June 20, 2013
Written by Mark Schumann, Father of Three
Friday, 28 December 2012 11:28
Each week, the Reel Dad checks the nutritional value of a movie — new or classic — to help you choose what to watch. This week’s pick is the new film version of the stage musical Les Misérables.
For everyone who loves the musical Les Misérables on stage, the wait for its transfer to the screen is over and the verdict is in. This magnificent movie beautifully honors the original novel by Victor Hugo, celebrates the splendor of the stage production and reinvents the musical film for a new generation. This is a must-see of the holiday season.
From its dramatic opening moments, we know we are about to experience something special. Director Tom Hooper carefully retains the narrative and approach of the stage musical while expanding its visual impact. We find ourselves in 19th-Century France where a man decides to break parole after serving years in prison for stealing bread to feed his family. Rather than let his past define his future, he boldly reinvents himself to become a successful factory owner; rather than only take care of himself, he refreshes his soul by promising a former worker that he will raise her daughter as his own. But life gets complicated when a police inspector endlessly pursues him and a revolution begins to dominate his country.
On the page, Hugo uses this broad collection of characters and situations to paint a compelling picture of personal and political oppression; on stage, creators Claude-Michel Sconberg and Alain Boubil artfully consolidate the broad narrative into an accessible sequence of situations. They strategically minimize the spoken work to enable the characters to primarily express themselves through song. Director Hooper is smart enough to rethink what worked on stage for the visual medium at the same time he stays true to the essence of the stage piece. And by having his actors sing “live” before the cameras — rather than lip-synch to pre-recorded music tracks — he creates an authenticity of interpretation that has been lost in the musical performances of MTV and Glee.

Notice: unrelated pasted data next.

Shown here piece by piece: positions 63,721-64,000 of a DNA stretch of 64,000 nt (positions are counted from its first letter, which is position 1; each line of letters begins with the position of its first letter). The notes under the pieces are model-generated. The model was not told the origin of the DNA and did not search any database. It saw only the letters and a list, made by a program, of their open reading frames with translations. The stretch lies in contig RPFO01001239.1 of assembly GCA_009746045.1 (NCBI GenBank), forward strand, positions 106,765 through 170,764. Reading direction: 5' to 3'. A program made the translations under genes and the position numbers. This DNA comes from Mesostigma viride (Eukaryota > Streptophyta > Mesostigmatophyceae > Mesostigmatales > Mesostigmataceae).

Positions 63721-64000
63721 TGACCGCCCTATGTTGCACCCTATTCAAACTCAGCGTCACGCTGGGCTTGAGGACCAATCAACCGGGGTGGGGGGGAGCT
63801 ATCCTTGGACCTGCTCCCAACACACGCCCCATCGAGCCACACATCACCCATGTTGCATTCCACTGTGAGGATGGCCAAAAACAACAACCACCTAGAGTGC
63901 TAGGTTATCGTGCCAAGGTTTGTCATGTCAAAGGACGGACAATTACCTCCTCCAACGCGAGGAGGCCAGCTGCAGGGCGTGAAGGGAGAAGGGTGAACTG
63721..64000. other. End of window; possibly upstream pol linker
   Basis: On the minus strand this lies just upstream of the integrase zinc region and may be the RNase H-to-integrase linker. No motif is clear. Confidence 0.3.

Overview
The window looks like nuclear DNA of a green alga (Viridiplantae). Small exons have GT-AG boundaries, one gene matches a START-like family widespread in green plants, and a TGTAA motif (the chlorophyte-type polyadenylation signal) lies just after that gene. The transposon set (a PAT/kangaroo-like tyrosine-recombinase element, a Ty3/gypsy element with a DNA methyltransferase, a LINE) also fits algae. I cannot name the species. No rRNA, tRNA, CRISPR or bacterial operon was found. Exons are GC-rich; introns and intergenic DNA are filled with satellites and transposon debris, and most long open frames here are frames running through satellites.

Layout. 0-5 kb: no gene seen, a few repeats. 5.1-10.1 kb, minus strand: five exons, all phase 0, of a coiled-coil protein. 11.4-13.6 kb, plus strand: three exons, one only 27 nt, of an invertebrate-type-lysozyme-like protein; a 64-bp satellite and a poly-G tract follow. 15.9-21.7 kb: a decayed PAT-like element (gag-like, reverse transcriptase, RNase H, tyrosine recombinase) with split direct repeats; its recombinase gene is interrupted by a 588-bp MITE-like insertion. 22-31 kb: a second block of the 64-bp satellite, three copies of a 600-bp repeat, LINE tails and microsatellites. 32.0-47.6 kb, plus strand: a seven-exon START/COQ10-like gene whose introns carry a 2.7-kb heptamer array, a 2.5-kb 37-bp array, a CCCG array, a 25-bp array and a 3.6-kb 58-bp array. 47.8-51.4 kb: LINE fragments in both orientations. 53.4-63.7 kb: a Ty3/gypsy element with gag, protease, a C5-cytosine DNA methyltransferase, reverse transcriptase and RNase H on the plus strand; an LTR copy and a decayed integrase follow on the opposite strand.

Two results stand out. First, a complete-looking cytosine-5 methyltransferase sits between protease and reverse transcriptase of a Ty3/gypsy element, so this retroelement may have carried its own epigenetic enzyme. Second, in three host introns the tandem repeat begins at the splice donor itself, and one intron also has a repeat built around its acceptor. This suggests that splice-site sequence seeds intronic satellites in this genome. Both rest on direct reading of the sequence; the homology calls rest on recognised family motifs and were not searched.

It’s no surprise this creative choice is capturing attention. Hooper was brave. In the early years of Hollywood — when most musical performers were from the Broadway stage — most movies were shot “live” with actors and actresses singing from take to take. But the Hollywood wizards soon discovered they could achieve better sound quality — and take less risk wearing out a performer’s vocal chords — if they pre-recorded the vocals and, instead, simply had the cast “mouth” the words.
But Hooper knows that, when a show relies on its songs to sell its story, an audience must believe in the authenticity of the words. So when Hugh Jackman, in a dynamic performance as the honorable Jean Valjean, expresses his pain through song, we feel the intensity of the performance; when Anne Hathaway, breathtaking as Fantine, articulates the humiliation life delivers, we do not feel we are watching a singer deliver a number as much as we are experiencing a journey into a character’s soul. What Hooper may sacrifice in artistic quality in the vocals he more than achieves in the magic of the portrayals. Les Misérables would not be the same film if the actors performed. The film works because they live the words in the songs. And Hooper frames them in a visual experience that thrills from opening to close.